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Salisbury City Council cans consideration of public comment changes

By Josh Bergeron


SALISBURY — When the City Council couldn’t find a consensus Tuesday, members decided not to proceed with proposed changes to the public comment period during their meetings.

The council’s decision came after a lengthy debate on the issue. Two weeks ago, the council discussed the most recently proposed round of public comment changes for the first time. Roughly one year ago, the council made changes that resulted in the current rules.

Councilman David Post and Mayor Pro Tem Maggie Blackwell on Tuesday expressed support for leaving public comment rules as is. Mayor Karen Alexander didn’t pick a specific option, but she initially presented the proposed rule changes two weeks ago. Councilman Brian Miller also didn’t say which option he likes best, but he said a time limit for public comments would be reasonable.

Councilman Kenny Hardin was absent from Tuesday’s meeting. He has previously expressed opposition to making changes.

After more than 30 minutes of discussion among council members, Miller made a statement that effectively killed consideration of the rule changes. No formal vote was taken.

“I get the sense that there’s not enough support for a change, so let’s just move on,” he said.

The council asked city staff to prepare a sign-up form for people who wish to speak the meetings, but that didn’t require a vote.

A few options for rule changes had been proposed. On Feb. 21, a proposal included a one-hour time limit, moving comments to the end of the meeting instead of at 6 p.m., and requiring people to sign up before the meeting.

On Tuesday, one option included a 30-minute comment period at the start of meetings. The council would hold a second comment period at the end of meetings if more than 30 minutes was needed.

A second option presented would have set public comment periods at the end of meetings.

Post delivered an impassioned speech to start off discussion on Tuesday. Post said there doesn’t seem to be anything wrong with the way the council currently hears public comments. He counted only two instances in the previous year when comments have lasted longer than an hour.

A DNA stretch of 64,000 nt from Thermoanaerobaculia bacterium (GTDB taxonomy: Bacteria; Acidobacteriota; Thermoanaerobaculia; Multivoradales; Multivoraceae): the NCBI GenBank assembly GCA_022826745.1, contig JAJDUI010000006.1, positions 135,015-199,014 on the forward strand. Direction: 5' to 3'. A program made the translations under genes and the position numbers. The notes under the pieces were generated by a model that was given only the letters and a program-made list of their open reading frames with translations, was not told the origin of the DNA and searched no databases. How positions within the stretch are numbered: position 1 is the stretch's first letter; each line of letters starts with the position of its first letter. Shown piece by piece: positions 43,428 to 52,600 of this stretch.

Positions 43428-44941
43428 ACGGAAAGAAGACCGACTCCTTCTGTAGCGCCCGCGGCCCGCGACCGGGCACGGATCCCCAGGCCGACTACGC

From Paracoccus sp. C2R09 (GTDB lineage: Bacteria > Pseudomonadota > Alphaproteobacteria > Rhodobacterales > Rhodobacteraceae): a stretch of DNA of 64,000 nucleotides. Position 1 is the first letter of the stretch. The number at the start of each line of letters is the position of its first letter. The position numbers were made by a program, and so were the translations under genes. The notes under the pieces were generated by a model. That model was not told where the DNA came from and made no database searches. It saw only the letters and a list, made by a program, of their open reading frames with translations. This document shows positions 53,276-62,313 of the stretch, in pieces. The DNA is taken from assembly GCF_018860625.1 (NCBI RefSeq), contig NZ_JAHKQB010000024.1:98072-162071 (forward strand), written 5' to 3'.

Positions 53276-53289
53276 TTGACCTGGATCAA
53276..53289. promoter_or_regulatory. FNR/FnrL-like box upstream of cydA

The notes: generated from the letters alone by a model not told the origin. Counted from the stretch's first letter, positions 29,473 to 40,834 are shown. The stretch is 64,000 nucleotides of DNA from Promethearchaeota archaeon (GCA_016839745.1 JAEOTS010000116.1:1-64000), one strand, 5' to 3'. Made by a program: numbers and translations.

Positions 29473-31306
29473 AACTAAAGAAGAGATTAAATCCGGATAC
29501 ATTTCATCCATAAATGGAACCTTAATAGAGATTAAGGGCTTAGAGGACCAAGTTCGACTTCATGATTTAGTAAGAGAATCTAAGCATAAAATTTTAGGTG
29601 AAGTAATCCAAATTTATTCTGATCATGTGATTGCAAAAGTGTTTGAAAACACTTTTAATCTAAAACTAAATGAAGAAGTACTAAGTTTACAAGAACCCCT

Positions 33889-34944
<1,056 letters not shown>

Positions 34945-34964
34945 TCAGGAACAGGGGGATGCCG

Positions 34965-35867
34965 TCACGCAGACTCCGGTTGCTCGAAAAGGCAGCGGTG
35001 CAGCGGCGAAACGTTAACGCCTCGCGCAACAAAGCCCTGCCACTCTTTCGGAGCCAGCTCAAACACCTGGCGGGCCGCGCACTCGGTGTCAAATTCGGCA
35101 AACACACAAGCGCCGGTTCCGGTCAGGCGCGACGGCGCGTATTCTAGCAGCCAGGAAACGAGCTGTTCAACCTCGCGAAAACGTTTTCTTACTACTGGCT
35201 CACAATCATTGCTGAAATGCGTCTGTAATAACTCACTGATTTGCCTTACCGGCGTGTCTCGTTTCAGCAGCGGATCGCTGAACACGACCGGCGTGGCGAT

“I’ll sit here an hour twice a year,” he said. “I’ll sit here three hours twice a year. I’ll sit here all night twice a year if that’s what it takes, if the public is that upset that they’re willing to take their time to come. … I think the biggest problem we have with public comment is that we sit here like penguins and we don’t respond back.”

It might be beneficial for the City Council to address questions asked during public comments, he said.

“Why do we have to be here?” Post asked the other council members. “We don’t even have to be here if we’re not going to respond to it. I mean, we could go take a break, and they could come comment, and when they’re finished talking we could come back. What difference does it make other than the fact that we hear it and we can think about it?”

Post said he has received calls from residents who recommended putting the city’s agenda items first and moving comments to the end. In that instance, Post said, people may end up waiting to speak for an undetermined length of time.

Blackwell said it would be rude to make people wait until the end of the meeting. She recommended that the council be intentional with its agenda to ensure people attending the meeting for a matter being considered by the council wouldn’t have to wait.

Miller and Post engaged in a debate at a few different points during the meeting. They seemed to agree, however, about the most significant problem with the council’s comment period — that members don’t respond to questions or comments.

Miller said it’s not necessary for people to sign up before the council meeting.

Limiting public comments to an hour, however, would be OK, he said. If public comments run longer than an hour, the council could always vote to extend the period.

“The intent is not to squelch public comment,” he said.

Miller was the recipient of some audible groans of disapproval when he said some of the public’s opposition to proposed rule changes could be attributed to the fact that 2017 is an election year for the council.

During Tuesday’s meeting, several members of the public spoke against the changes. No one spoke in favor of proposed changes.

Salisbury resident Al Heggins said people are at the top of city government’s organizational chart. Whitney Peckman, also a Salisbury resident, said comment periods are effectively the only public venue where people can express opinions about local issues.

Carolyn Logan, an East Spencer resident and Salisbury property owner, said if the council made changes to comment periods, “working people” might be unable to speak.

Post said it might be best to wait until after the 2017 City Council election to make any changes.

Contact reporter Josh Bergeron at 704-797-4246.



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